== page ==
- Current spending by all levels of government rose 3.8% and public infrastructure investment grew by 11.2% % on a year-over-year basis during the first three quarters of 2010. Government spending helped to seed Canada’s economic recovery over the past two years, but the price has been record deficits. After 12 years of government surpluses, Canada’s public sector deficit rose to 4.4% of GDP in 2009 and 3.9% for the first three quarters of 2010. All governments will be focusing on deficit reduction in 2011. Real government spending can be expected to increase, but by only 1.5% in 2011, allowing for a 0.5 percentage point cut in Canada’s public sector deficit to GDP ratio.
Two sources of demand are likely to be more important in sustaining economic growth in 2011:
1. Business investment in machinery and equipment. Business spending on machinery and equipment rose 10.7% on a year-over-year basis during the first three quarters of 2010. With business profits on the rise and tax rates on investment slated to fall further throughout the course of the coming year, capital spending on machinery and equipment can be expected to grow even more rapidly, by an estimated 16%, in 2011.
2. Exports of goods and services. Export volumes grew by 6.4% on a year-over-year basis during the first three quarters of 2010. With economic recovery strengthening in Canada’s major export market, the United States, and stronger demand in markets around the world for Canadian resources and manufactured products, export production should grow by at least 10% in 2011.
Business investment in new machinery and equipment and stronger demand for Canadian exports will be good news for Canada’s manufacturing sector. Production levels are expected to rise by 5.0% in 2011 and manufacturing sales are forecast to grow by 7.5%.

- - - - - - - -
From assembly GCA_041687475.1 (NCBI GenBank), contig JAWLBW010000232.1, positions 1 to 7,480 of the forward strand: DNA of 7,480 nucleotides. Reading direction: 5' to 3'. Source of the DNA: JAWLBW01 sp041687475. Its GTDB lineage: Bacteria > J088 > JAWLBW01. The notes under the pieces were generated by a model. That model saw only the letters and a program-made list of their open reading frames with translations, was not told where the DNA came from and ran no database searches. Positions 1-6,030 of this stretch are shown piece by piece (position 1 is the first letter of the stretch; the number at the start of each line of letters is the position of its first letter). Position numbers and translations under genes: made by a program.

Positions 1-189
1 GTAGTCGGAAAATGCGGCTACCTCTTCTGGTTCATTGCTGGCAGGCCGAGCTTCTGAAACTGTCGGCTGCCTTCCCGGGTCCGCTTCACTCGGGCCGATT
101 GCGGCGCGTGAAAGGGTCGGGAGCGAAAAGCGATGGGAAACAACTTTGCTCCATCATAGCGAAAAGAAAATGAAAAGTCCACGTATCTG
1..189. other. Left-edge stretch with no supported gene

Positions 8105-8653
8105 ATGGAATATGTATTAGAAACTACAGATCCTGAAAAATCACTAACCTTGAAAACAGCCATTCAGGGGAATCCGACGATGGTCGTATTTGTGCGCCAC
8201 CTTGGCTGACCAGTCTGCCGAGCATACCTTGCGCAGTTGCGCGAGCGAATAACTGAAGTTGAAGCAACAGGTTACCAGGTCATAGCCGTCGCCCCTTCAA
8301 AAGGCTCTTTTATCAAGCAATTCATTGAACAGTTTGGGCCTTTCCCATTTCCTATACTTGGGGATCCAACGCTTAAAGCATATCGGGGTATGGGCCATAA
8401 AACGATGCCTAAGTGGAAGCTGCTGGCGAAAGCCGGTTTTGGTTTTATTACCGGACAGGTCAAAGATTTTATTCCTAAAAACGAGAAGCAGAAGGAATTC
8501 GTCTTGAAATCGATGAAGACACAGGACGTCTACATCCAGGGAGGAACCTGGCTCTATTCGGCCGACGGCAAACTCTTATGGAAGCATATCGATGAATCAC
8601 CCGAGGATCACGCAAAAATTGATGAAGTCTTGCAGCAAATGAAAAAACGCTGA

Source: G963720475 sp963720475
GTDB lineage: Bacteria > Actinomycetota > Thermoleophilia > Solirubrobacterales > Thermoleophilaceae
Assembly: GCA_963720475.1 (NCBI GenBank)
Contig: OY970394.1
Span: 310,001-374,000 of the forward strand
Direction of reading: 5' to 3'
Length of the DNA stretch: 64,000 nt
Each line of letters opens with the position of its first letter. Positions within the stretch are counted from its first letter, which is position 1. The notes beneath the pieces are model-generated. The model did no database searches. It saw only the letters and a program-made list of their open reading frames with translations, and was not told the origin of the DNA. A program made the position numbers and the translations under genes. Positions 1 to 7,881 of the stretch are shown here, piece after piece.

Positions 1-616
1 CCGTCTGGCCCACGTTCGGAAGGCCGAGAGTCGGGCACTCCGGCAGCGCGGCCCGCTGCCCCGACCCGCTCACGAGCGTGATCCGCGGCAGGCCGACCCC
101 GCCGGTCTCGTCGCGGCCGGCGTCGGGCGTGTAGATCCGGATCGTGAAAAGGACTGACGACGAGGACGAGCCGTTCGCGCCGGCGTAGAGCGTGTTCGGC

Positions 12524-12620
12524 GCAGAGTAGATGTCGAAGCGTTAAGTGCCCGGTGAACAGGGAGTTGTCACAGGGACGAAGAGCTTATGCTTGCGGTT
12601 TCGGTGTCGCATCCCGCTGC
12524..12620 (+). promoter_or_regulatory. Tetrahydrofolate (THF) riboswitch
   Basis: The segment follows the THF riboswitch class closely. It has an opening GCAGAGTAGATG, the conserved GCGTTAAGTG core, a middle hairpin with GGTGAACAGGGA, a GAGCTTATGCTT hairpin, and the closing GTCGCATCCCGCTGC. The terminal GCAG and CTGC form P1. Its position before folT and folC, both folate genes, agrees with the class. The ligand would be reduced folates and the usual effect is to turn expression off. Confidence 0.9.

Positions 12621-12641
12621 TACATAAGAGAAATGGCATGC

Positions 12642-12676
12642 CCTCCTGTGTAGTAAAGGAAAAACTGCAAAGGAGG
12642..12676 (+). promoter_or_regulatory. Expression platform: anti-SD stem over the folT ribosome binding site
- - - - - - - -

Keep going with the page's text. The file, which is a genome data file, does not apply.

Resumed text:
This forecast is based on the assumptions that:
- Consumer price inflation will continue to average 2% or less in 2011;
- Interest rates will increase on average by less than 50 basis points throughout the year;
- Canada’s dollar continues to hover near parity with the US dollar;
- Canada’s unemployment rate edges downwards slightly to 7.8% by the end of next year.
There are a number of risks to this forecast:
- A surge in the Canadian dollar past parity would cut into export sales and reduce the business profits driving capital investment activity – Risk factor = 40%;
- An increase in interest rates of more than 50 basis points would significantly erode consumer spending and new housing construction – Risk factor = 30%;
- The appearance of significantly more stringent trade restrictions in international markets would impede export growth – Risk factor = 25%; and,
- Further financial turmoil caused by debt defaults would increase long-term interest rates and jeopardize international economic growth, weakening both domestic demand in Canada and international demand for Canadian exports – Risk Factor = 15%.
There are also a number of things that would make a positive contribution to Canada’s economic growth forecast for the coming year:
- A stronger than expected economic recovery in the United States that would increase demand for Canadian exports and alleviate upward pressures on the Canadian dollar;
- Faster than expected growth in Canadian oil sands and other energy developments which would boost both business investment and demand for manufactured goods within Canada; and,
- Further improvements in the tax treatment of business investments in productive assets such as manufacturing technologies, research and development activity, and workplace training. Policy changes like extending the two-year write-off for investments in manufacturing and processing machinery and equipment, making the Scientific Research and Experimental Development Tax Credit fully refundable, and introducing a workplace training tax credit that could be applied against higher payroll taxes would all make a positive difference in encouraging businesses to invest more in innovation and productivity enhancement, which would in turn help to boost personal income and overall economic growth.
For more information, visit www.cme-mec.ca.